A plea for U.S. help, from an Iranian dreamer

Sometimes I get tired of my own nagging about what the U.S. should not do to Iran. No war, no sanctions, no demonizing, no bullying…occasionally, though, I have nightmares where I get exactly what I wish for. Just to make me happy, the U.S. Armed Forces withdraws from the Middle East and Americans turn around and ask me, “Well, Your Royal Nagness, what are we allowed to do?”  Being more of a realist in dreams than in waking life, I know that replying with “Nothing” would get me run out of town, tarred and feathered. These cowboys mean business when it comes to their grazing rights in the Middle East. On the other hand they’ll try anything other than “nothing.” So I ask to borrow their president for a couple of weeks.

The cowboys take off their hats and scratch their heads trying to figure this out by themselves and finally they give up. “What do you want him for?” they ask. And I say, “I want him to unite the Iranian opposition in America.” Once that’s done, the Iranian diaspora in the rest of the world will fall in with the rest of the herd.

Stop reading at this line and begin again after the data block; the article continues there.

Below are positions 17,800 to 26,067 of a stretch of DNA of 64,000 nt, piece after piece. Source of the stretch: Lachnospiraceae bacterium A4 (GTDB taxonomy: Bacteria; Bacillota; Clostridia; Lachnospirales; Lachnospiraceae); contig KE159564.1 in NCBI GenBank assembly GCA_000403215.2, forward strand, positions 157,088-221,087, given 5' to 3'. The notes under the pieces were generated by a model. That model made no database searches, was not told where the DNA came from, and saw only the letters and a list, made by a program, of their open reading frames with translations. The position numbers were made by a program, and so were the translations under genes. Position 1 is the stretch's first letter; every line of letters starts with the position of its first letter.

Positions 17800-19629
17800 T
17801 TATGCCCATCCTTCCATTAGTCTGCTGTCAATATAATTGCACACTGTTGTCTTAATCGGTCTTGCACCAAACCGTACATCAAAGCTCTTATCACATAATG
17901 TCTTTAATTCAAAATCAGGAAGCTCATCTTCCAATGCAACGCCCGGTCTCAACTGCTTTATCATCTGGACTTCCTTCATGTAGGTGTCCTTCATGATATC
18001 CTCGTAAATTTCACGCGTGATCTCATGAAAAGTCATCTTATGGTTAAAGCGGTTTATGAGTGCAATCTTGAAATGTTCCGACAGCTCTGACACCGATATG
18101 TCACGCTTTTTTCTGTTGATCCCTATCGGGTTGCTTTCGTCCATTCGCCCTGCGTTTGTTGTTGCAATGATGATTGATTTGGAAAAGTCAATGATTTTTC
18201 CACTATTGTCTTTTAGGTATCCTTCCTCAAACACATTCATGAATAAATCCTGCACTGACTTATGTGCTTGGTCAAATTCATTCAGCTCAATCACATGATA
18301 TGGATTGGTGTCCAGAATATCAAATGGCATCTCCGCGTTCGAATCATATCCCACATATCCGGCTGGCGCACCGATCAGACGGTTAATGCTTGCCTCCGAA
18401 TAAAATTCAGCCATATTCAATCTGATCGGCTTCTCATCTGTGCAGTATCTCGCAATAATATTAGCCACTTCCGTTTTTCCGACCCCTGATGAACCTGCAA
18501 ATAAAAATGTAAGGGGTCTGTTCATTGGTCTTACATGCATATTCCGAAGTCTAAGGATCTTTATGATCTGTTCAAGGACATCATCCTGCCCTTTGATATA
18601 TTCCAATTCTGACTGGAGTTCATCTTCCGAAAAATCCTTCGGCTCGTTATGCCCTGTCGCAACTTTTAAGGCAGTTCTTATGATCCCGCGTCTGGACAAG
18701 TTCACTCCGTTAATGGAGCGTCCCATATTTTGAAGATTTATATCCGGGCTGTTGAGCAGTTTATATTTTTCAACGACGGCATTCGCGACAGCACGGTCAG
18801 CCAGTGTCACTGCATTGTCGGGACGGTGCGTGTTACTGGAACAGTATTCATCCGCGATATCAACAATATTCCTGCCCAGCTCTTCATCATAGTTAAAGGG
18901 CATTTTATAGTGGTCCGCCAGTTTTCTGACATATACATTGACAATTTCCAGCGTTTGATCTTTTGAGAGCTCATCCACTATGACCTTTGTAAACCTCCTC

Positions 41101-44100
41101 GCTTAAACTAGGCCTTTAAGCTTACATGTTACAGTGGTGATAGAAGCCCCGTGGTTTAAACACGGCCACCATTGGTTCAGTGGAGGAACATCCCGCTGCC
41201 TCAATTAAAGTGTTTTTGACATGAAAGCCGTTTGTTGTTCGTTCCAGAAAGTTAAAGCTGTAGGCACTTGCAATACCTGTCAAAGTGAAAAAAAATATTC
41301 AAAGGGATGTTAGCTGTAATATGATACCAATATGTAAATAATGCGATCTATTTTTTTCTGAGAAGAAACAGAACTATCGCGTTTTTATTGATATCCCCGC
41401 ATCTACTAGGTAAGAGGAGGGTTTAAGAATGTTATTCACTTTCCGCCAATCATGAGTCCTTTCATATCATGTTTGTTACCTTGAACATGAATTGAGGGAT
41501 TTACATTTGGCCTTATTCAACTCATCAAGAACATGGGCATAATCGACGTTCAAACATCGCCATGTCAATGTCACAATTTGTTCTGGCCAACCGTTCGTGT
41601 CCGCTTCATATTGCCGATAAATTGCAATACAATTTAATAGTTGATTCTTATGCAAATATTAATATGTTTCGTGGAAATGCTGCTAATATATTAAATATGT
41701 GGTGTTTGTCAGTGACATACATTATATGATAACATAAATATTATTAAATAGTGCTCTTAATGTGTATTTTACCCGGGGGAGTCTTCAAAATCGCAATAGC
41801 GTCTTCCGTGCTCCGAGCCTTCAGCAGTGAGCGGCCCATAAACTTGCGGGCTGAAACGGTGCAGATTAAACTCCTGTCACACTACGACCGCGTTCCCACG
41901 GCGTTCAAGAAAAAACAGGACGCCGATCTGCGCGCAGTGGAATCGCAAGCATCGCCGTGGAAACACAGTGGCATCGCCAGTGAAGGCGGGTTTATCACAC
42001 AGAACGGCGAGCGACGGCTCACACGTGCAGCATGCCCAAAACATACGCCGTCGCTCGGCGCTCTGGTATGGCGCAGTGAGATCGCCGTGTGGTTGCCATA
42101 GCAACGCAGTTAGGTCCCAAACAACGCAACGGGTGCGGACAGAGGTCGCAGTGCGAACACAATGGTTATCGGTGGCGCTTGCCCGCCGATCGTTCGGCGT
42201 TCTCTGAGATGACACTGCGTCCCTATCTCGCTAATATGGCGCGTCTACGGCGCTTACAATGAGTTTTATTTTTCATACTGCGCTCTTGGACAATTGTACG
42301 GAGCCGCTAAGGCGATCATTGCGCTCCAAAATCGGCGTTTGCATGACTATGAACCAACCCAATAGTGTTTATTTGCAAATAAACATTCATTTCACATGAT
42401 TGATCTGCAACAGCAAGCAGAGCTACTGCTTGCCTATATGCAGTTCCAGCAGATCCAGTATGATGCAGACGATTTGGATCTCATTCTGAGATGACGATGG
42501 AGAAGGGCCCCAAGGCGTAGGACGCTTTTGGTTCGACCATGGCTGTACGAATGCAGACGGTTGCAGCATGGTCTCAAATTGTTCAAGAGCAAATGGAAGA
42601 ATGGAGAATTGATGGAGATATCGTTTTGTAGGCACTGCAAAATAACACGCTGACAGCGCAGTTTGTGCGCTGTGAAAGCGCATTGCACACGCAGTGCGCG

For years Iranian diaspora leaders have been calling for unity and no one listens. What did they expect? None of them represents all of us. We’re not retarded, and know that if we accept any call we will be tacitly acknowledging the leadership of the caller.  The call for unity has to come from a party who is a powerful non-contender with an interest in our being united. Well, I figure Iranian-Americans all have to accept the authority of the President of the United States by force of law. Also, he doesn’t want to be demoted to being the president of Iran, so RP et al don’t have to worry about being double-crossed. And most importantly it is in the interest of the United States to have us take the Iran issue off her hands by dealing with the regime all by ourselves.  It costs the U.S. money to go to war, and it’s been a pain keeping the trade-hungry Europeans on the Iran sanctions leash.